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Recognition of graduating students takes new approach

May. 13, 2020, 3:46 PM

 

by Kathy Whitney, Leigh MacMillan and Nancy Wise

On Friday, May 8, Vanderbilt University Schools of Medicine and Nursing and the Basic Sciences celebrated students earning degrees. They will have the opportunity to return to the Vanderbilt University campus in May 2021 for the University-wide official Commencement ceremony.

 

School of Medicine

The School of Medicine, which awarded degrees to 168 graduates, including the Doctor of Medicine to 82 students, held a class of 2020 MD Celebration via YouTube and Zoom to not only honor each other, but faculty members and residents for their exemplary teaching and guidance.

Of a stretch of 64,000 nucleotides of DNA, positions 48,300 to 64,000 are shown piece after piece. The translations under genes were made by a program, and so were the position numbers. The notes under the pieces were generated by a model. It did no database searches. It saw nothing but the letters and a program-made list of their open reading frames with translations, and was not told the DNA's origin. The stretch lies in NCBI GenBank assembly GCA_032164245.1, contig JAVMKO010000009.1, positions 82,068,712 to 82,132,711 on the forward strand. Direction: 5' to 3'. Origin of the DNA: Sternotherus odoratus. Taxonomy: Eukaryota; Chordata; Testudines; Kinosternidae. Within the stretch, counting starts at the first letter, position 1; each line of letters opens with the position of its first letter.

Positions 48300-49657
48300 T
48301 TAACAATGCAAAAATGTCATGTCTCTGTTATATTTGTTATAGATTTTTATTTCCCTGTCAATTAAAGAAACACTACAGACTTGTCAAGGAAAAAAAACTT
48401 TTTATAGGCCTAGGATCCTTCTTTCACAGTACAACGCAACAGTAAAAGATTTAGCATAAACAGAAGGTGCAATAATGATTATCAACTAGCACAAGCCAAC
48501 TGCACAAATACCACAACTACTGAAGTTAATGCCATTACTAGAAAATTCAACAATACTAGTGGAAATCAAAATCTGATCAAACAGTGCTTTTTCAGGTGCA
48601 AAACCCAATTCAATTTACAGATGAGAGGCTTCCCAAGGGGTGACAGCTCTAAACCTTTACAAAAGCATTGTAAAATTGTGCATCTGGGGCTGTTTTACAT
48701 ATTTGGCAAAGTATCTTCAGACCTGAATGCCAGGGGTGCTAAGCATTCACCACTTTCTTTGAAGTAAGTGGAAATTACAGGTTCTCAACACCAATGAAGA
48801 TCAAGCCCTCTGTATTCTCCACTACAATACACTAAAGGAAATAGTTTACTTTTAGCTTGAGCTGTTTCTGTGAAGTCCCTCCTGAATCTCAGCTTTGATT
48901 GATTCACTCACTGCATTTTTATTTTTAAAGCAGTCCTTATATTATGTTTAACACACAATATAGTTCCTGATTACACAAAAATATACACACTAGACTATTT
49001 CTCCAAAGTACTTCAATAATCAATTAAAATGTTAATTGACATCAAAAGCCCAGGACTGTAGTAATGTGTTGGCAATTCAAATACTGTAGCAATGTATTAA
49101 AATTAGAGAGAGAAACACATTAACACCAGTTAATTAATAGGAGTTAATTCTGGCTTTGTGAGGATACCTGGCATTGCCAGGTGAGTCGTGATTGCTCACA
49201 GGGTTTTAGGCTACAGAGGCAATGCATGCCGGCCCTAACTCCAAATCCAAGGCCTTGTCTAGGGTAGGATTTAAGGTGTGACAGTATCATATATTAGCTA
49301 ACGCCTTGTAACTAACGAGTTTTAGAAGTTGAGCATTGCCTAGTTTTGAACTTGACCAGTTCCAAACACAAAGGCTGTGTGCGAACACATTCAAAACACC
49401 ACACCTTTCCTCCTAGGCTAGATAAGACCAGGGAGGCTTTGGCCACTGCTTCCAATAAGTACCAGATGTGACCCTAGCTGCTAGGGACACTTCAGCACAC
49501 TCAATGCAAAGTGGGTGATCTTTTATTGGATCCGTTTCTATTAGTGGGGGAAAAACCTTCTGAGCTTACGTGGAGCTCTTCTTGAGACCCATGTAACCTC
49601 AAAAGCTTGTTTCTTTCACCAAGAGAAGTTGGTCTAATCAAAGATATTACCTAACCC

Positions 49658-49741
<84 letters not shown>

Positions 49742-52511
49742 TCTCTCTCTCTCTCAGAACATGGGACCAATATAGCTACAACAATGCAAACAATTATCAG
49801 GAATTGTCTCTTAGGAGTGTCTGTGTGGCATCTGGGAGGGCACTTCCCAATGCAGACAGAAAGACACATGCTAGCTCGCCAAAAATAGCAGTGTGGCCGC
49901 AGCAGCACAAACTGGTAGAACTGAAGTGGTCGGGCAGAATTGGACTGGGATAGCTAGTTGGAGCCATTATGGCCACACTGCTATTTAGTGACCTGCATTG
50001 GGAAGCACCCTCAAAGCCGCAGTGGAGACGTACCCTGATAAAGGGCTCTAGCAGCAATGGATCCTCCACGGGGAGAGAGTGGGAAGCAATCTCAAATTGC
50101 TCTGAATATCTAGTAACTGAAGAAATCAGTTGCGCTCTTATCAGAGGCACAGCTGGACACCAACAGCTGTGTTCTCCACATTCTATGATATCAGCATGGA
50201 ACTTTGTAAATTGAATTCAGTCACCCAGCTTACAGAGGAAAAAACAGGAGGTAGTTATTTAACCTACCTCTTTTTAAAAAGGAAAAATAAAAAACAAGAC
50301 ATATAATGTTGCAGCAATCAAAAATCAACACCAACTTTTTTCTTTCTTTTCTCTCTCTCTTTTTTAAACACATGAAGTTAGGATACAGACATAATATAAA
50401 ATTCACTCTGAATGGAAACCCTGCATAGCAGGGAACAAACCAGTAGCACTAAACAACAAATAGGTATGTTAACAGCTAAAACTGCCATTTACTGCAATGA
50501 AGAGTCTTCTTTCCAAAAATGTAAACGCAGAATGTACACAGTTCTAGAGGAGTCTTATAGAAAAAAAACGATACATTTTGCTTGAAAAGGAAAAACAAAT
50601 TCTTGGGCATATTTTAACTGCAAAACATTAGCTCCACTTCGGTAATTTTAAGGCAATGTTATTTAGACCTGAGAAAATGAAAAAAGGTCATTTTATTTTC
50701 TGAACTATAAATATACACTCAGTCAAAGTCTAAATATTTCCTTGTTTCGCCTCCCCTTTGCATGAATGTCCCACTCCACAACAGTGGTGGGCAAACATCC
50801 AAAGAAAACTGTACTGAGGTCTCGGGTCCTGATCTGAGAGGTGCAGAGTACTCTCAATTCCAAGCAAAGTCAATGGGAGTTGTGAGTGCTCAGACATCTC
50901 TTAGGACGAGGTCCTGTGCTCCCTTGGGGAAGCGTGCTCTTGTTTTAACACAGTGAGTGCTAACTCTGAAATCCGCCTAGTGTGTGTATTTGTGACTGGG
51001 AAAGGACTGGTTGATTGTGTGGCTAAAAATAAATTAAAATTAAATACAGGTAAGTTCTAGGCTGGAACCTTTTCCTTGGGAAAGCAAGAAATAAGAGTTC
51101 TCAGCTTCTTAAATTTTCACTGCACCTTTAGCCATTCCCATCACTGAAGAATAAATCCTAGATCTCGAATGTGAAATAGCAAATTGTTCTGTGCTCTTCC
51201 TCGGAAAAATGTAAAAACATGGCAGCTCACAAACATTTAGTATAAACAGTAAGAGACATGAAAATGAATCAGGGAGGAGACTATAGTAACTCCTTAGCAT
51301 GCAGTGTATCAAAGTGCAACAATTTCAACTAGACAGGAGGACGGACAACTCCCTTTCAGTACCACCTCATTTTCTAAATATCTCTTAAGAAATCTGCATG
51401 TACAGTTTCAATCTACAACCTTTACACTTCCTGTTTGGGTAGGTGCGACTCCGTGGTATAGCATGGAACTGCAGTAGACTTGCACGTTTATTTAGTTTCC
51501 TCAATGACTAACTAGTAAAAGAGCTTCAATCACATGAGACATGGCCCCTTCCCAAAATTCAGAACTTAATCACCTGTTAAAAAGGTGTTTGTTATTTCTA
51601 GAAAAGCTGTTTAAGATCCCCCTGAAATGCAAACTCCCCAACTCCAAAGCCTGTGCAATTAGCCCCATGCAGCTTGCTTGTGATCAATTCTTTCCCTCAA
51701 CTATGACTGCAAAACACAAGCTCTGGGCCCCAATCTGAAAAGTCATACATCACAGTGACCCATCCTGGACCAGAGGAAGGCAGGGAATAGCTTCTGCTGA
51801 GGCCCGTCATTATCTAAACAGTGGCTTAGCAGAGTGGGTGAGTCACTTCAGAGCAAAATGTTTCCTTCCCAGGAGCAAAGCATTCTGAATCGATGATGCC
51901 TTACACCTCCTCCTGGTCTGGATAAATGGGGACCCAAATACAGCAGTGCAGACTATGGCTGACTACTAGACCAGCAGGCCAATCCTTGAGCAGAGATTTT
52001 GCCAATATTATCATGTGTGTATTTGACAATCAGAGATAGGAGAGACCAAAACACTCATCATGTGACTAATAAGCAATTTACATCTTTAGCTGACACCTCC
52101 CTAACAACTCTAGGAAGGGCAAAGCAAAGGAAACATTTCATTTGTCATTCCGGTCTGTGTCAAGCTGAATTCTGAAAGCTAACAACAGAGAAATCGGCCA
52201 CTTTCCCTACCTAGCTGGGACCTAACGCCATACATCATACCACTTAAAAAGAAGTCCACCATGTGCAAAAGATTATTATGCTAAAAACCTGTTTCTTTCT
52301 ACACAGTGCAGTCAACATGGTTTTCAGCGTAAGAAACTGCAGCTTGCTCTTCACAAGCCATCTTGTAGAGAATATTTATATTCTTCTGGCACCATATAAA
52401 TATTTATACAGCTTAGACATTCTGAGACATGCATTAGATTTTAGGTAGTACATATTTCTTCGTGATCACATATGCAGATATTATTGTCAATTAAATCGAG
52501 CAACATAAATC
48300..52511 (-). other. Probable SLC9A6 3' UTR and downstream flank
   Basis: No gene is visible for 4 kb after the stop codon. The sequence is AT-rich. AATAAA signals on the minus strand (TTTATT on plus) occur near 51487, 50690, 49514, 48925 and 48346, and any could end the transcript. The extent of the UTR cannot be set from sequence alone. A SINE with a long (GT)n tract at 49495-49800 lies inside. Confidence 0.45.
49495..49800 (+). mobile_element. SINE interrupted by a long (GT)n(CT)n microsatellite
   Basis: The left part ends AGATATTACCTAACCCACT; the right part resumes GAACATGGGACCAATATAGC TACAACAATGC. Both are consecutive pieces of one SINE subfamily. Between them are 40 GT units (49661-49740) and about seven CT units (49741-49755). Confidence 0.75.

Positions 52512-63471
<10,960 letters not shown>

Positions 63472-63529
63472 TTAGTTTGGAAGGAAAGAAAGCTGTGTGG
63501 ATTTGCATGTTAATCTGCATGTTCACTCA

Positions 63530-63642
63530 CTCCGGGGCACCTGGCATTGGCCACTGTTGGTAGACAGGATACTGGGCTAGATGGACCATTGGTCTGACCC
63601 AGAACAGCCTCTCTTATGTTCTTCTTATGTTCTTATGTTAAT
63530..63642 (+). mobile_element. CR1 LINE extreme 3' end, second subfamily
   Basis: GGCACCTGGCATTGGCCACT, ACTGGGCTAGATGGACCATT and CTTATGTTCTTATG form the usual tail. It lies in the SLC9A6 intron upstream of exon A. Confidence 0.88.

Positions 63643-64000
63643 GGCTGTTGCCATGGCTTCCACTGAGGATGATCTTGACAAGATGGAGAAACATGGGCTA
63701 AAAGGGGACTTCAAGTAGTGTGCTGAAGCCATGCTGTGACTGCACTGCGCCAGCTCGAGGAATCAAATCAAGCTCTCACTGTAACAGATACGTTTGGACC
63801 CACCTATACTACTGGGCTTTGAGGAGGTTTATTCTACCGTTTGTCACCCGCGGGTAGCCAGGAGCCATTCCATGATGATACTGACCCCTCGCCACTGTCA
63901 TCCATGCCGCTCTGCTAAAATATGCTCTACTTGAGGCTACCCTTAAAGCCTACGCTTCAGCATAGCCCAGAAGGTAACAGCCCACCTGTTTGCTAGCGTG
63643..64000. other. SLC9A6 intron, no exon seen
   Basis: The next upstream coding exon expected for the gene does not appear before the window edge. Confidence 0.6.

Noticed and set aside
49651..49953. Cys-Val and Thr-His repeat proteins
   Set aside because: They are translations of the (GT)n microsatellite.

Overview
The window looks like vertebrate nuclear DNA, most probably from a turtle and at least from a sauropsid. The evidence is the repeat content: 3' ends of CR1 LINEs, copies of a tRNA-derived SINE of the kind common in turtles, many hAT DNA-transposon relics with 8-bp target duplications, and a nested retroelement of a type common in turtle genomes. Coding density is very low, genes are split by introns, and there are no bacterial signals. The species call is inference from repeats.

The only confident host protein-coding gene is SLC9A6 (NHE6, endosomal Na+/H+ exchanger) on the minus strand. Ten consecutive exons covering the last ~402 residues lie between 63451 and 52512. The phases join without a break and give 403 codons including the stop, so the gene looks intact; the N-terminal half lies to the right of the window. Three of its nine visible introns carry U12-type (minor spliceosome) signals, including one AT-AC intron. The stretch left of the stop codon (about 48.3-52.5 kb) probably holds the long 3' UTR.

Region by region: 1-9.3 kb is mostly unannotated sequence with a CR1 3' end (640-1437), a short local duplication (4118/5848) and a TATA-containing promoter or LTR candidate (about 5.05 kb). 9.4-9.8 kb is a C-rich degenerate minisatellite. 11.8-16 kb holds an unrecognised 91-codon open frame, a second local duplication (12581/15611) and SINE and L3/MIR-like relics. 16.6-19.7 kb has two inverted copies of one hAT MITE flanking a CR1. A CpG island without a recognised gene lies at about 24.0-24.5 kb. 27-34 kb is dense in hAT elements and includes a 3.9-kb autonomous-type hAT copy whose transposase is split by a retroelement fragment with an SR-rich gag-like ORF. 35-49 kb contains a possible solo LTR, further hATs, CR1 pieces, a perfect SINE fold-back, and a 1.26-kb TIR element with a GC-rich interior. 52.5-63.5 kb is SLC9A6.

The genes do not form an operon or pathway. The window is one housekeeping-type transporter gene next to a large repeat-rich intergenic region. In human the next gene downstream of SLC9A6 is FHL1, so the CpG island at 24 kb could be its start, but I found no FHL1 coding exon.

“While we look forward to welcoming you back when we can all be together for a formal graduation ceremony, it’s important to recognize and to savor all that you’ve accomplished,” said Jeff Balser, MD, PhD, President and CEO of Vanderbilt University Medical Center and Dean of the School of Medicine. “This is very likely not what you thought it would feel like as you finished your medical school degree … Grit will sustain you and even propel you to careers in leadership in the ways that complement the incredible education you’ve received here at Vanderbilt. Please know how proud we are, and I am, to have been part of your lives at such an important time, and know that we are with you as your journey unfolds.”

Class president Varun Menon, MD, acknowledged the faculty marshals, selected by the class graduation committee, for their preeminent influence on the class of 2020: Bonnie Miller, MD, MMHC, André Churchwell, MD, Steven Eskind, MD, and Howard Fuchs, MD (posthumously).

Geoffrey Fleming, MD, MMHC, professor of Pediatrics and vice president, VUMC Continuous Professional Development, and Amy Fleming, MD, MHPE, professor of Pediatrics and associate dean of Medical Student Affairs, were selected by the class to lead them in the Professional Oath.

Kianna Jackson, MD